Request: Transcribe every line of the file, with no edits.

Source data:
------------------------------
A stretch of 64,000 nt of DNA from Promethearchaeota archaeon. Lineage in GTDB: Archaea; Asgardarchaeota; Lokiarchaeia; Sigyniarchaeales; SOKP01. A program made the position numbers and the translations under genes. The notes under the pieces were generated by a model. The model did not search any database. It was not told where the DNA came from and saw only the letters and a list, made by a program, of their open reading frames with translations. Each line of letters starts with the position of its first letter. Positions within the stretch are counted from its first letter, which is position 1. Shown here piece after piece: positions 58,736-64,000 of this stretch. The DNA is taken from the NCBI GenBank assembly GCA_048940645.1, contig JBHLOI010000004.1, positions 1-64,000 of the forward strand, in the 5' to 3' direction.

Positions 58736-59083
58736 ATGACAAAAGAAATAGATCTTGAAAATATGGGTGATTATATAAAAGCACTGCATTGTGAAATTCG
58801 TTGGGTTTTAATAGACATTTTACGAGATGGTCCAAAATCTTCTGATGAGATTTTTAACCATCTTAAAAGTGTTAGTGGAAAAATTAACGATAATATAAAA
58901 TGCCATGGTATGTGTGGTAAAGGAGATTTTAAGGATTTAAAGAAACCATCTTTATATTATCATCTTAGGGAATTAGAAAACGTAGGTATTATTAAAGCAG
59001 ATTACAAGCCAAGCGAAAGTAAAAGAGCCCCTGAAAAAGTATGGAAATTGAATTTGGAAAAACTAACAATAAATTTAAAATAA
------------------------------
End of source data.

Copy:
A stretch of 64,000 nt of DNA from Promethearchaeota archaeon. Lineage in GTDB: Archaea; Asgardarchaeota; Lokiarchaeia; Sigyniarchaeales; SOKP01. A program made the position numbers and the translations under genes. The notes under the pieces were generated by a model. The model did not search any database. It was not told where the DNA came from and saw only the letters and a list, made by a program, of their open reading frames with translations. Each line of letters starts with the position of its first letter. Positions within the stretch are counted from its first letter, which is position 1. Shown here piece after piece: positions 58,736-64,000 of this stretch. The DNA is taken from the NCBI GenBank assembly GCA_048940645.1, contig JBHLOI010000004.1, positions 1-64,000 of the forward strand, in the 5' to 3' direction.

Positions 58736-59083
58736 ATGACAAAAGAAATAGATCTTGAAAATATGGGTGATTATATAAAAGCACTGCATTGTGAAATTCG
58801 TTGGGTTTTAATAGACATTTTACGAGATGGTCCAAAATCTTCTGATGAGATTTTTAACCATCTTAAAAGTGTTAGTGGAAAAATTAACGATAATATAAAA
58901 TGCCATGGTATGTGTGGTAAAGGAGATTTTAAGGATTTAAAGAAACCATCTTTATATTATCATCTTAGGGAATTAGAAAACGTAGGTATTATTAAAGCAG
59001 ATTACAAGCCAAGCGAAAGTAAAAGAGCCCCTGAAAAAGTATGGAAATTGAATTTGGAAAAACTAACAATAAATTTAAAATAA